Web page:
As might be expected, there isn’t much in the way of safety data; there was a paper Bicycle – Motor Vehicle Collisions  on Controlled Access Highways  in Arizona (if that link goes dead, copy) by Richard C. Moeur and Michelle N. Bina covering over 11 years of statewide crash data. There were only 9 incidents (6 injuries, and 3 fatalities) over the entire period. So, in short, any bike-MV collision on a controlled access highway is pretty rare.

Here is an example of a 2005 study conducted by ADOT,  I-15 Bicycle Access Analysis, where both convenience and safety, as required by policy, be evaluated. The study concluded for both reasons,  bicycle access should continue to be allowed.

Interstate 15 Bicyclist Access Analysis

Interstate 15 Bicyclist Access Analysis Richard C. Moeur, PE Traffic Design Manager, Northern Region; Arizona Department of Transportation, Intermodal Transportation Division, Traffic Engineering Group. February 2005.

As expected, the analysis considered comparisons between use of shoulder along the Interstate compared to the alternate route. Characteristics of the roadways including shoulder width and condition, crash history, vehicular volume, elevation, and maximum speed limits were considered.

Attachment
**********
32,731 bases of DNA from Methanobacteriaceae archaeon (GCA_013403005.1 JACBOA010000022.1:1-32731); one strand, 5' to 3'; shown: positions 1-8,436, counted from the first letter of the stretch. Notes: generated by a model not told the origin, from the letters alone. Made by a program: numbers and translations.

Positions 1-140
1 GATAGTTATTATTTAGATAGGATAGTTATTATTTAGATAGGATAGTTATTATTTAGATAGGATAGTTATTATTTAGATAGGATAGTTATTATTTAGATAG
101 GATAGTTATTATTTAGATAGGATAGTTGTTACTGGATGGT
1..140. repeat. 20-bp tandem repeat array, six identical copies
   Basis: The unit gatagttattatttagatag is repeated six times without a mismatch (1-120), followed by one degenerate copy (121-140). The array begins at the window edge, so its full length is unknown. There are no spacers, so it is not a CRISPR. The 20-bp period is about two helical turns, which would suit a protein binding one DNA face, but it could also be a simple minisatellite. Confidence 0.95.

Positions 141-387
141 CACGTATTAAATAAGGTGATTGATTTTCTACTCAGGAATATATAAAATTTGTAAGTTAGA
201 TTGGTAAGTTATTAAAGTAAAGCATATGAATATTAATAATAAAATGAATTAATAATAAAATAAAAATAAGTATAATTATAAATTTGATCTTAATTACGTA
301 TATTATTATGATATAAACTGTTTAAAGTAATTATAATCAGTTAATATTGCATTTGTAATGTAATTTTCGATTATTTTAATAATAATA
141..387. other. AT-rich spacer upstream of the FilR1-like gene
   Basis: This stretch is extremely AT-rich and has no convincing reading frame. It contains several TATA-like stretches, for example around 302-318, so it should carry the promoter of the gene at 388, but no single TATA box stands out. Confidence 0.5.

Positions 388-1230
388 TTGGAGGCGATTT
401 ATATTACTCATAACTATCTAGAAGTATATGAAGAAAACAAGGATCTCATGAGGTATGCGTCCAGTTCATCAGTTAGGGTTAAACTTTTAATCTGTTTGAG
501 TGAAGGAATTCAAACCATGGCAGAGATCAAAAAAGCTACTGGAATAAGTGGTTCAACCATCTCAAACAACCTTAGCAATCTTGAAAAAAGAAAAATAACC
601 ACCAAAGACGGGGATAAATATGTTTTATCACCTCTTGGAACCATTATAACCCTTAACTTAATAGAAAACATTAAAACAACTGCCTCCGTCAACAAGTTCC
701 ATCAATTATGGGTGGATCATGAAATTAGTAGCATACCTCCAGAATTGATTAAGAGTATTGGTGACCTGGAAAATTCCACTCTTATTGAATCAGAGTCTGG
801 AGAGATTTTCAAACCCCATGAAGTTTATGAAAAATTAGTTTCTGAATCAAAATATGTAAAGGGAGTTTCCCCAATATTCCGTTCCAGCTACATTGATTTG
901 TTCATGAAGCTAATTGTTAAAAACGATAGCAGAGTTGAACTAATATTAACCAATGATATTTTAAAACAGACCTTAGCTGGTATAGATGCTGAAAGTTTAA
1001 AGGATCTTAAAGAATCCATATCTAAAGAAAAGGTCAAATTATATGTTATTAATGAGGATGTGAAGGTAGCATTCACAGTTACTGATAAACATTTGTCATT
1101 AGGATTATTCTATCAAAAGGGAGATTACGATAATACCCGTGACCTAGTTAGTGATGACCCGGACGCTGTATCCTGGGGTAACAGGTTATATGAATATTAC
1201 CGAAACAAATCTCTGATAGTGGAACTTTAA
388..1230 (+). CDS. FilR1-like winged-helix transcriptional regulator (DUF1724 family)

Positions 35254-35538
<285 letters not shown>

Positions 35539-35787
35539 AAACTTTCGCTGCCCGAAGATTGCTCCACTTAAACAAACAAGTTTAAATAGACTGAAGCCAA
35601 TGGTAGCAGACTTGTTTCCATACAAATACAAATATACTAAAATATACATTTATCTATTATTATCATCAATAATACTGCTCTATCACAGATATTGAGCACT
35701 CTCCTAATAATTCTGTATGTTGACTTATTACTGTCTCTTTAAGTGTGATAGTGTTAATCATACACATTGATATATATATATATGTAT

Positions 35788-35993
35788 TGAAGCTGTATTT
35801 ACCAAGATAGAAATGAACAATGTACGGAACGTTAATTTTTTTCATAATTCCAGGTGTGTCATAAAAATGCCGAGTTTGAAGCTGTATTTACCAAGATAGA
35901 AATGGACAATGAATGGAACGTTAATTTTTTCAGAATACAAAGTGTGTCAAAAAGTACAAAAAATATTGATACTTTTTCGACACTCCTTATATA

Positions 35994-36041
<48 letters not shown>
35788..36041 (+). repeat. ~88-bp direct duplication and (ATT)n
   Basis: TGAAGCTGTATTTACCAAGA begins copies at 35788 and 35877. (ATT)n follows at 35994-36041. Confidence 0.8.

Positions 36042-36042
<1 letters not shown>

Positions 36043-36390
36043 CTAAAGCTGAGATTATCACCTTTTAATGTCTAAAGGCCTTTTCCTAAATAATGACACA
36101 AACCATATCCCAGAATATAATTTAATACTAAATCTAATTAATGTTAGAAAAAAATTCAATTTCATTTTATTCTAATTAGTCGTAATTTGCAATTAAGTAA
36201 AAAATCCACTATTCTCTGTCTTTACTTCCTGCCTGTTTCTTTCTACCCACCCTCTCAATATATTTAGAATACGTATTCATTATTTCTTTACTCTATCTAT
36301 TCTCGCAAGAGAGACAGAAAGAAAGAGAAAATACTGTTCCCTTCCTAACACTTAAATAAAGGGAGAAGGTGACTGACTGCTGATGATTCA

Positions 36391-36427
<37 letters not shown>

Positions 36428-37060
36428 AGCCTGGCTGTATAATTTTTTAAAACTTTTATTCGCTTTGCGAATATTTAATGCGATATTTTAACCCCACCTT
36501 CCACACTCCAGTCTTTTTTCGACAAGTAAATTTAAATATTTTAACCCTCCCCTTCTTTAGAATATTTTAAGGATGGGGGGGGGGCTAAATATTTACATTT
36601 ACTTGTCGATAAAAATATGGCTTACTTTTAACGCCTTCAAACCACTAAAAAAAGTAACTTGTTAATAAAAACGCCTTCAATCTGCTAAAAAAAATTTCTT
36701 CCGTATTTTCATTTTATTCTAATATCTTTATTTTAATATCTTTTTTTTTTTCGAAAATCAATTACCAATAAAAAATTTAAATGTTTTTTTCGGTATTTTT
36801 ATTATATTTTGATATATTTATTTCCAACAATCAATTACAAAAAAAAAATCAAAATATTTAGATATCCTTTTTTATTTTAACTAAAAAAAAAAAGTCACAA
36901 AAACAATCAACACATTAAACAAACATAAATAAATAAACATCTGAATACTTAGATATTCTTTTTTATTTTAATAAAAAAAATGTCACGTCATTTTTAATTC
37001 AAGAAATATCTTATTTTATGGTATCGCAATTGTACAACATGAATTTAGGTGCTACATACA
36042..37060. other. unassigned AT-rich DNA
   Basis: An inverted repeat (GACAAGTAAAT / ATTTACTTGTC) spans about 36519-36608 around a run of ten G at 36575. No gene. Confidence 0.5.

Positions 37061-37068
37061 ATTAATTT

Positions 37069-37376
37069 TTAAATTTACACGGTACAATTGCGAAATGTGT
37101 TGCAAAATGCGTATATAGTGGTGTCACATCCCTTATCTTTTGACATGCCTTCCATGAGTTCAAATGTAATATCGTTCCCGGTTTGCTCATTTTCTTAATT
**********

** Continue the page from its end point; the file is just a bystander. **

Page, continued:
Conclusion: “Do not prohibit bicyclist access to I-15”.


Some other ADOT Issues / Rumble Strips, Not necessarily related to controlled access

Under “ADOT Bicycle and Pedestrian Policies” at, the following links should be:

Also, see Standard Drawings for rumble strips at:

Traffic Guidelines and Procedures (TGP) homepage.


As mentioned above, whether or not a bicyclist can ride on an interstate in Arizona has nothing to do with a road’s status as a part of the federal interstate highway system, but rather what the jurisdiction has determined for a fully controlled-access highway. There is some interesting background and FHWA stuff in this article that deals with Missouri: Interstate riding perfectly legal where that state’s DOT has determined to allow bicyclists to the shoulder along any interstate there; they coincidentally even referred to the Moeur and Bina ADOT study “The Arizona Department of Transportation released a study in 2002 that looked at the safety record of bicycling along the shoulders of controlled access highways. The study found there were less than one crash per year in Arizona and that it was not a significant safety hazard. ”

Useful FHWA page relating to bicyclists and freeways, covers shared use paths….  “There are no Federal laws or regulations that prohibit bicycle use on Interstate highways or other freeways”. Also covers that bicyclists must be accommodated under federal law on certain federally-funded projects, see 23 U.S.C. 217, transportation plans must consider bicycle and pedestrian accommodations.

Can ADOT ban bicyclists?

It’s clear that ADOT can place restrictions on bicyclist’s usage of fully-controlled highways, as referenced to 28-733, above.  But what about restricting bicyclists on other ADOT roadways?